Eitan Cooper, points out in Parshat Re’eh that in order to fulfill our human potential and become the image of an invisible God, to make the Land a blessing rather than a curse for its inhabitants, we need to be visible, to be there and be responsible for each other.
Theodor Herzl died on July 3, 1904, and was buried in Vienna. He wrote in his will that he should be buried next to his father in Vienna “until the day when the Jewish people transfer my remains to Palestine”. His wish was fulfilled 70 years ago, when he was reburied on Mount Herzl on August 17, 1949. This month, in lieu of a responsum, I am republishing my article “Moses and Herzl” which originally appeared in Conservative Judaism 47/1 (Fall 1994), pp. 39-49 and in revised form in my book Insight Israel: The View from Schechter, second series, Jerusalem, 2006, pp. 151-166. Yehi zikhro barukh! May Herzl’s vision and memory continue to inspire us! DG
Dr Ari Ackerman, points out the fundamental differences between two types of commandments. On one hand we have commandments with rational explanations, and on the other, we have commandments with unclear, hidden rationales.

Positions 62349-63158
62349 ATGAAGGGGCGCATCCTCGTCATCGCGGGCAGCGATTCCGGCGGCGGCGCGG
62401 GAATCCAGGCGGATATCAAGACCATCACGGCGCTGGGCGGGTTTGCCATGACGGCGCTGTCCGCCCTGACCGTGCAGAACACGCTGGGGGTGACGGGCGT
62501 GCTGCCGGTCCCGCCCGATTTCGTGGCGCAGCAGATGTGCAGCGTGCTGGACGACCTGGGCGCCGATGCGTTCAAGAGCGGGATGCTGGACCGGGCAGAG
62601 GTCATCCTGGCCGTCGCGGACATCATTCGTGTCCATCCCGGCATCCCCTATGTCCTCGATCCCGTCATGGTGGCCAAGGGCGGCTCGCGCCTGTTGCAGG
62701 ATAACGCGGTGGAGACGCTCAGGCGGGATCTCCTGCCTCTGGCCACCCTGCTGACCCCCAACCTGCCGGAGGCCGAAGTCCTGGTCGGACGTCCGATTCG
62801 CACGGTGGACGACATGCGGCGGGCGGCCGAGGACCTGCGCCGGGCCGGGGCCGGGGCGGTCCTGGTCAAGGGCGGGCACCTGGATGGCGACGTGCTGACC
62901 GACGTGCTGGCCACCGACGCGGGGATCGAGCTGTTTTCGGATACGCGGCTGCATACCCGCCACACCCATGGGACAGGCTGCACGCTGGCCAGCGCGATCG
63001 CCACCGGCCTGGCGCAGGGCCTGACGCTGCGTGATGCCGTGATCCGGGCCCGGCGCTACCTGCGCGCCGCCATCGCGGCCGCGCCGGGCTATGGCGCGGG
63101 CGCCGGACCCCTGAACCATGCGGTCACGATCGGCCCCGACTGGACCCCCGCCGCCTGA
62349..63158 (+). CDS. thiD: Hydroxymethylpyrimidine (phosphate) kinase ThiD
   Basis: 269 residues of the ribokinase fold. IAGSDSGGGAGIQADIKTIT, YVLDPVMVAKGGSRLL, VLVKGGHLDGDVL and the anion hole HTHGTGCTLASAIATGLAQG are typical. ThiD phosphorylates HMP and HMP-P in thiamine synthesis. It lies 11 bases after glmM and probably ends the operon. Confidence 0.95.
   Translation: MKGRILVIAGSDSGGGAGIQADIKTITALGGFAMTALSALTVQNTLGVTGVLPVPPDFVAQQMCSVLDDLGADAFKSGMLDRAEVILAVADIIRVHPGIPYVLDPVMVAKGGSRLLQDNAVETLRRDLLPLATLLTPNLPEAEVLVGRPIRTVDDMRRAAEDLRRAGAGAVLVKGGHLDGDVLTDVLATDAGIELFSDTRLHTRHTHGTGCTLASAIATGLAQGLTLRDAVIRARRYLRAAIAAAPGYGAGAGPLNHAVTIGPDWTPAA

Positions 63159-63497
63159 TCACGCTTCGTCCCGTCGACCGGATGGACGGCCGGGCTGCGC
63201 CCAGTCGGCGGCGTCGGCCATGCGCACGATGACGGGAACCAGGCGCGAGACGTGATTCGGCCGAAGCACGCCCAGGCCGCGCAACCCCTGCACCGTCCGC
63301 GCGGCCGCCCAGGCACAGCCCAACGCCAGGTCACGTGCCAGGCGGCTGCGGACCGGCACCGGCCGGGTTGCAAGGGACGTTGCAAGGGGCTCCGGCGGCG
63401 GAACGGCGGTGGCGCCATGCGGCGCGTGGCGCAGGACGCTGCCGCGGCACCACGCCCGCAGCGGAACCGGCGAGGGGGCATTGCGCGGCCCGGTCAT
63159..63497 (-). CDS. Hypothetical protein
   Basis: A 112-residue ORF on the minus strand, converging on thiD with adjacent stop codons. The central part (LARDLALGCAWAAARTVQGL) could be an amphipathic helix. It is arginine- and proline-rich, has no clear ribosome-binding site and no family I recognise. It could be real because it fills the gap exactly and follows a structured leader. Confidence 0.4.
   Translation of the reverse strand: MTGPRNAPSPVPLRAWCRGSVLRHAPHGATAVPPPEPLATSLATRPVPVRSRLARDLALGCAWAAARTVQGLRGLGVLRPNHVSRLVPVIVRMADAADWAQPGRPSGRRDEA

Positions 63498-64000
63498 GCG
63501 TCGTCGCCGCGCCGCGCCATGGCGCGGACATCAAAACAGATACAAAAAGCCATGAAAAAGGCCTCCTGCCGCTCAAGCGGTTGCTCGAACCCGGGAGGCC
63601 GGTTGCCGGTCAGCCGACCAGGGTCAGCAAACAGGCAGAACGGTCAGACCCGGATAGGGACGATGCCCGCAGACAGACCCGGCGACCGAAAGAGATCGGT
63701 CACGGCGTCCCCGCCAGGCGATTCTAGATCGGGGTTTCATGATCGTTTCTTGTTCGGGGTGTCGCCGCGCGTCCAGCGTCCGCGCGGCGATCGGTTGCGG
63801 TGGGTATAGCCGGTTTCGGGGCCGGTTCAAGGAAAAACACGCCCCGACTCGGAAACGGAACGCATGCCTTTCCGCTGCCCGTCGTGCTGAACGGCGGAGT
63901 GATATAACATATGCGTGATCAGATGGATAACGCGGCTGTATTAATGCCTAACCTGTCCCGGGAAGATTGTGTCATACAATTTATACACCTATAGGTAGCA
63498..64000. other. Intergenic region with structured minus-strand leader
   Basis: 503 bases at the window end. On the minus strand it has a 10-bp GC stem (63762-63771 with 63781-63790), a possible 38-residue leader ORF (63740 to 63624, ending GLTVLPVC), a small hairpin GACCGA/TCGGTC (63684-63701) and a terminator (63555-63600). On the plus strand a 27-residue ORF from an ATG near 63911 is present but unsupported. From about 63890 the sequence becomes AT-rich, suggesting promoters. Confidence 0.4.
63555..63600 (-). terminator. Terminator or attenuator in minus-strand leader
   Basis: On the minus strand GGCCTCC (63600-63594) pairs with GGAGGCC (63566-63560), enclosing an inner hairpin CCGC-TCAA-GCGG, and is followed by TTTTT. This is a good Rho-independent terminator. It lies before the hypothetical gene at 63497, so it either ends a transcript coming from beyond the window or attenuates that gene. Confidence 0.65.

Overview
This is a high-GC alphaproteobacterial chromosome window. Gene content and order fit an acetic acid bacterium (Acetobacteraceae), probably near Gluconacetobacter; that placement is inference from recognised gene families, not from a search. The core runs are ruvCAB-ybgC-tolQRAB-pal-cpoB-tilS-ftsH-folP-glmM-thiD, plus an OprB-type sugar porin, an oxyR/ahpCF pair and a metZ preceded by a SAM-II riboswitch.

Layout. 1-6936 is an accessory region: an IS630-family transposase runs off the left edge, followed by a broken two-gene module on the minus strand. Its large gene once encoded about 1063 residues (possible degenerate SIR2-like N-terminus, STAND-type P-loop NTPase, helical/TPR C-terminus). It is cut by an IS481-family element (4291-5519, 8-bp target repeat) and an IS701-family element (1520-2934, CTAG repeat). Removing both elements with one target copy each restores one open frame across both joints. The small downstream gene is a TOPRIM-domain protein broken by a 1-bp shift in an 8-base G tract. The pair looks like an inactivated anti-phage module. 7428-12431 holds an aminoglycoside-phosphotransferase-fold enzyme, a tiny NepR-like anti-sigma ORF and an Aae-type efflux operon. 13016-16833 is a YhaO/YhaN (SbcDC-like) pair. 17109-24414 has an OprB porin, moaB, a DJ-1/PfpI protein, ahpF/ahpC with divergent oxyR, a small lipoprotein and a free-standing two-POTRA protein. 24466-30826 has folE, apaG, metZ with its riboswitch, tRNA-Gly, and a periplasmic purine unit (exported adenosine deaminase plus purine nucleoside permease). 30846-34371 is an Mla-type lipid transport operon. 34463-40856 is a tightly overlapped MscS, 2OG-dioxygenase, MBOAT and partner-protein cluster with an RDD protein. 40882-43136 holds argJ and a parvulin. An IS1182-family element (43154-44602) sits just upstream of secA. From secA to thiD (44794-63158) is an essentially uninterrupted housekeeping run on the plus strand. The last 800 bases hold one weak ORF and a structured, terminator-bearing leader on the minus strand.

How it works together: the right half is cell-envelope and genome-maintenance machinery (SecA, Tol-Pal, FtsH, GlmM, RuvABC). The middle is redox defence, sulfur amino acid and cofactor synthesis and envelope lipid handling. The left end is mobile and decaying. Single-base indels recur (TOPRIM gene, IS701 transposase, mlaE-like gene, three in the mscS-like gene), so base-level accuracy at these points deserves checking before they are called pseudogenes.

Eitan Cooper, admires Pinchas’ leadership. Pinchas understood that there are moments when bold zealotry is required, but most of the time leadership demands dialogue and tolerance. How does this relate to the upcoming elections in Israel?
Dr. Shula Laderman, discusses the strange story of the talking donkey. Her commentary is accompanied by a painting from the renowned artist Avner Moriah. What happens when a sorcerer, a king and a donkey take center stage?
Rabbi Avi Novis-Deutsch, delves into Korach’s message. What is wrong with saying that everyone is holy? Couldn’t Korach actually be advocating for equality and human rights?
When it comes to educating students, teacher often ask which is more persuasive: the carrot or the stick? Was the the giving of the Torah at Mount Sinai really frightening or a was it a loving moment?
Is Parashat Bamidbar a period of rebellion and complaints or is it, as stated in Jeremiah, God and Israel’s honeymoon period? Dr. David Frankel, Senior Lecturer in Bible at The Schechter Institutes, suggests that the parasha and the entire book of Bamidbar (Numbers), with its depictions of the Israelites in the wilderness, teaches us an important lesson. We are not entrapped by our past memory and history. We can forge our destiny by by deciding how we want to see our future.
Dr. Gila Vachman, explores Miriam’s identity and leadership and its association with water. What was the connection between the death of Miriam and the absence of water?